EVERY Monday night at teatime the giddy excitement starts to build. Tuesday is bin day round our way and throughout this pandemic – lockdowns and all – it has been the one constant you can rely on (well, weather permitting).

As soon as the plates are cleared away and the dishwasher loaded, there comes a joyful gallop to the fridge door where the collection schedule is pinned, eager to glean what lucky bin will be whisked down the drive to the kerbside that evening.

Scanning the colour-coded blocks on the calendar is like spinning the wheel of fortune. Where will it land? Grey? Blue? Green? Brown?

This joie de vivre is probably down to the fact that the ceremony of bin day is still fairly new to me. Throughout my adult life, I stayed in flats with communal bin sheds. I have never had a bin – or four – to call my own before.

Until a couple of years ago, home was a Glasgow tenement where the general waste collection was served by two rows of manky metal bins similar to the one Top Cat lived in. There was no glamour there. Not one jot.


These days general waste has curiously become the most thrilling. Perhaps that is because in my council area it only gets emptied on a three-weekly cycle. Cramming everything in can be a tight squeeze and feels like a task on The Krypton Factor – even for the most goody two-shoes recycler.

The two recycling bins for paper and cardboard, glass, metals, plastics and cartons end up similarly filled to the brim. A potent reminder that most of us, however diligent, are still arch foes to the planet. They are a bit of a killjoy, to be honest. I'm secretly glad to see the back of them.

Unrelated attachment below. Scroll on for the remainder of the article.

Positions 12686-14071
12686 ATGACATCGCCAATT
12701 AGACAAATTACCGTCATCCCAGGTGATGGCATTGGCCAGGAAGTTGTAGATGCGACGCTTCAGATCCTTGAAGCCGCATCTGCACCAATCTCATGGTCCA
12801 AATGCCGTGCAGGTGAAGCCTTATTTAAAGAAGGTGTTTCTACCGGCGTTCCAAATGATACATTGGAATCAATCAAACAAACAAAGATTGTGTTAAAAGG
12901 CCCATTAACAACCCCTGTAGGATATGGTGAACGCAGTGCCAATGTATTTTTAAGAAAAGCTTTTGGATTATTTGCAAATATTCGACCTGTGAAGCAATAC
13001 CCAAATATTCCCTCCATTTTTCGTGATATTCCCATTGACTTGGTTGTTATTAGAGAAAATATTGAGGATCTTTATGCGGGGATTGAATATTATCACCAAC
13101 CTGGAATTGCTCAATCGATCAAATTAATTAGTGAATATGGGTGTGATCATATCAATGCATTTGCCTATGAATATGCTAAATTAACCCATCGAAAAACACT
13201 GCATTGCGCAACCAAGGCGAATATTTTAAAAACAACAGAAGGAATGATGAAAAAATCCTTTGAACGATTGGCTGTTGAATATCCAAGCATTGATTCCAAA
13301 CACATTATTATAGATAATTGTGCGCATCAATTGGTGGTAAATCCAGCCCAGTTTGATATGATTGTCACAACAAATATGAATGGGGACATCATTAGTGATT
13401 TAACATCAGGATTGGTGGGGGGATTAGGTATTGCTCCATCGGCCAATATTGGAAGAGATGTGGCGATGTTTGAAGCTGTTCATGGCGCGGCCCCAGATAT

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I find food waste the dreariest. There's typically very little of note in there, usually just a few citrus peels, mouldy leftovers found buried in the back of the fridge and the fat trimmed from meat – the small clutch of items I don't chuck on the compost heap.

That said, proceedings always seem less mundane when there is some garden waste that can be tossed in to spice things up. I know, I'm easily pleased.

Bin day feels like a blackboard being wiped clean. I appreciate that it isn't everyone's cup of tea, but I draw comfort that I'm not the only bin day geek: the Irish author Marian Keyes recently donned an emerald green cocktail dress and glittering earrings to mark the occasion.

"Just putting the bins out! Big night tonight, DOUBLE bins!" she wrote on an Instagram post. "It might be a while before I get to wear this dress and earrings in the outside world. We take our chances where we can ..."

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You have to admire her pizzazz. Mostly, I wear old jogging bottoms, a baggy jumper and slippers to take the bins out which has left me wondering if I should be upping my game?

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